Giant cholesteatoma presenting as a postauricular mass

Share Embed

Descrição do Produto

Giant cholesteatoma presenting as a postauricular mass ILHAN TOPALOGLU,MD, MUSTAFAZAFERUGUZ, MD, FAZILNECDETARDI(~, MO, Izmir, Turkey

C h o l e s t e a t o m a is a three-dimensional epidermoid structure exhibiting independent growth, replacing the middle ear mucosa, resorbing underlying bone, and tending to recur after removal. 1 Cholesteatoma rarely extends beyond the tympanomastoid space, but when the lesion is aggressive, it can extensively erode the temporal bone. In this article we report on a giant cholesteatoma that eroded and exteriorized through the mastoid cortical bone.

CASE REPORT A 26-year-old woman with left hemifacial spasm had a postauricular mass, hearing loss, and discharge from the left ear. The patient had a history of aural drainage during childhood, and in the years before she was seen by a physician, a postauricular fistula, complete loss of hearing on the left side, and a left hemifacial spasm developed. The following year she noted a retroauricular mass. On physical examination of the head and neck, there was a soft, light gray, nontender, 6 x 3 cm mass at the retroauricular region and a 1 x 1 cm red polypoid structure 1 cm superior to the auricle (Fig. 1). Desquamated keratin lamellae were seen on the surface of the huge mass. There was a large central perforation in the right tympanic membrane, but on the left side a mass obliterating the left external meatus was present. The patient underwent CT scan of the temporal bone, which showed a necrotic soft tissue mass obliterating the external ear, middle ear, and mastoid air cells. It destroyed the temporal bone cortex through two sepa-

From the First Department of Otolaryngology and Head Neck Surgery Clinic of izmir Atatiirk State Hospital. Reprint requests: Ilhan Topalo~lu, MD, Hasan Tahsin cad. Fatma Hanim, Apt. no. 178/9, 35360 Basin Sites~zmir, Turkey. Otolaryngol Head Neck Surg 1997;116:678-9. Copyright © 1997 by the American Academy of OtolaryngologyHead and Neck SurgeryFoundation, Inc. 0194-5998/97/$5.00 + 0 23/4/72856 678

rate locations (Fig. 2). The tegmen tympani and tegmen antri, posterior bony wall of the vestibule, semicircular canals, and posterior wall of the internal acoustic canal were eroded. On pure-tone audiometry, a mean of 43 dB conductive hearing loss in the right ear was found, and the left ear was anacoustic. Comparison of the left side with the normal side by facial electroneurography showed an amplitude ratio of 35%. After surgery a wedge biopsy from the retroauricular mass showed cholesteatoma and inflammatory granulation tissue. Left extended radical mastoidectomy and aural mass extirpation, including retroauricular ulcerative skin and bone, were performed in March 1993. At operation it was seen that the cortex of the temporal bone, posterior wall of the meatus acousticus externus, tegmen antri, tegmen tympani, semicircular canals, and horizontal and vertical parts of the fallopian canal were eroded by the cholesteatoma. There was no dural erosion or cerebrospinal fluid leakage. After the cholesteatoma was totally removed, the large defect was filled with nitrofurazon-impregnated gauze strips. The histopathologic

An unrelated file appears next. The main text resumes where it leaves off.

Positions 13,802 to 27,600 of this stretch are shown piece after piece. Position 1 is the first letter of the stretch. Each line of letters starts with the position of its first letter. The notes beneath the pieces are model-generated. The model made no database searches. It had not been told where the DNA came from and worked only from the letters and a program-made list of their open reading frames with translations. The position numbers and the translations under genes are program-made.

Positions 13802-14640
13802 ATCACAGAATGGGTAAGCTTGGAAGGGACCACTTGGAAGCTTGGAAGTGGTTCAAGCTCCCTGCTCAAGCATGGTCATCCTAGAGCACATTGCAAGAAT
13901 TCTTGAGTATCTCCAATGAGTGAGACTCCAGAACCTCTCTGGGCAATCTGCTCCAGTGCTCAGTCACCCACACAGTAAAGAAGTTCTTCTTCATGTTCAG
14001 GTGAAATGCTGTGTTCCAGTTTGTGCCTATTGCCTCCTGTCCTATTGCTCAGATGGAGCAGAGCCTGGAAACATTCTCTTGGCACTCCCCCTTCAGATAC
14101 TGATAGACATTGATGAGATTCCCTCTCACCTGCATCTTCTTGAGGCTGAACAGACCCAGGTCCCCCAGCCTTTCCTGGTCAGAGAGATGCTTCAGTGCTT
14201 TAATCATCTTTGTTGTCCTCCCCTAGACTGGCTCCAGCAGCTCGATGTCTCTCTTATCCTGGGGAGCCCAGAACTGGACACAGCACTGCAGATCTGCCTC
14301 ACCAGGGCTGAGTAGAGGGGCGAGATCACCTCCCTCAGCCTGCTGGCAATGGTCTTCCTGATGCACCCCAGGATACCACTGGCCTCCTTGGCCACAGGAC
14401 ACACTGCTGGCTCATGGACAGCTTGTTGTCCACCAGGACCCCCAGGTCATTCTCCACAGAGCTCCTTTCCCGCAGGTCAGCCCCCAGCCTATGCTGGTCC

Fig. I. Retroauricular mass a n d little p o l y p l o i d structure before surgery.

OtolaryngologyHead and Neck Surgery

TOPALOGLU et al. 679

Volume 116 Number 6 Part 1


Although epidermoid cholesteatoma is not a neoplasm, it shows the ability to destroy adjacent tissues, particularly bone. In our patient cholesteatoma eroded the ossicular chain, the semicircular canals, and the fallopian canal, but there was no extensive erosion of the cochlea. Interestingly, cholesteatoma had become apparent in the postauricular region because of erosion of the temporal bone cortex. The sternocleidomastoid myocutaneous flap that we used during the operation not only obliterated the skin defect but also decreased the volume of the cavity with its bulky structure. Extension of aural cholesteatoma through the temporal bone cortex is unusual but has been reported in the middle fossa and posterior fossa. 2-4 This case is a good example of the invasive character of cholesteatoma and shows us that it can extend beyond the confines of temporal bone if it is untreated. Fig. 2. Preoperative CT scan demonstrating extensive b o n e destruction and extension of the mass.

examination revealed cholesteatoma and inflammatory polyps. The retroauricular defect was reconstructed 3 weeks later with a sternocleidomastoid myocutaneus flap. Otomicroscopic follow-up of the patient was performed, and control CTs were taken in November 1993 and November 1994. The patient, who had no problem with her cavity, has been coming for regular control visits.

REFERENCES 1. McCabe BF, Sade J, Abramson M. Summary reports on National-International Conferences. First International Conference on Cholesteatoma. Ann Otol Rhinol Laryngol 1976;85:844-5. 2. Atlas MD, Moffat DA, Hardy DG. Petrous apex cholesteatoma: diagnostic and treatment dilemmas. Laryngoscope 1992;102:1363-8. 3. Borgstein J, Martin F, SodaA. Giant congenital cholesteatoma. Ann Otol Rhinol Laryngol 1993;102:646-7. 4. ArkinCF, Millard M, Medeiros J. Giant invasive cholesteatoma. Arch Pathol Lab Med 1985;109:960-1.

Lihat lebih banyak...


Copyright © 2017 DADOSPDF Inc.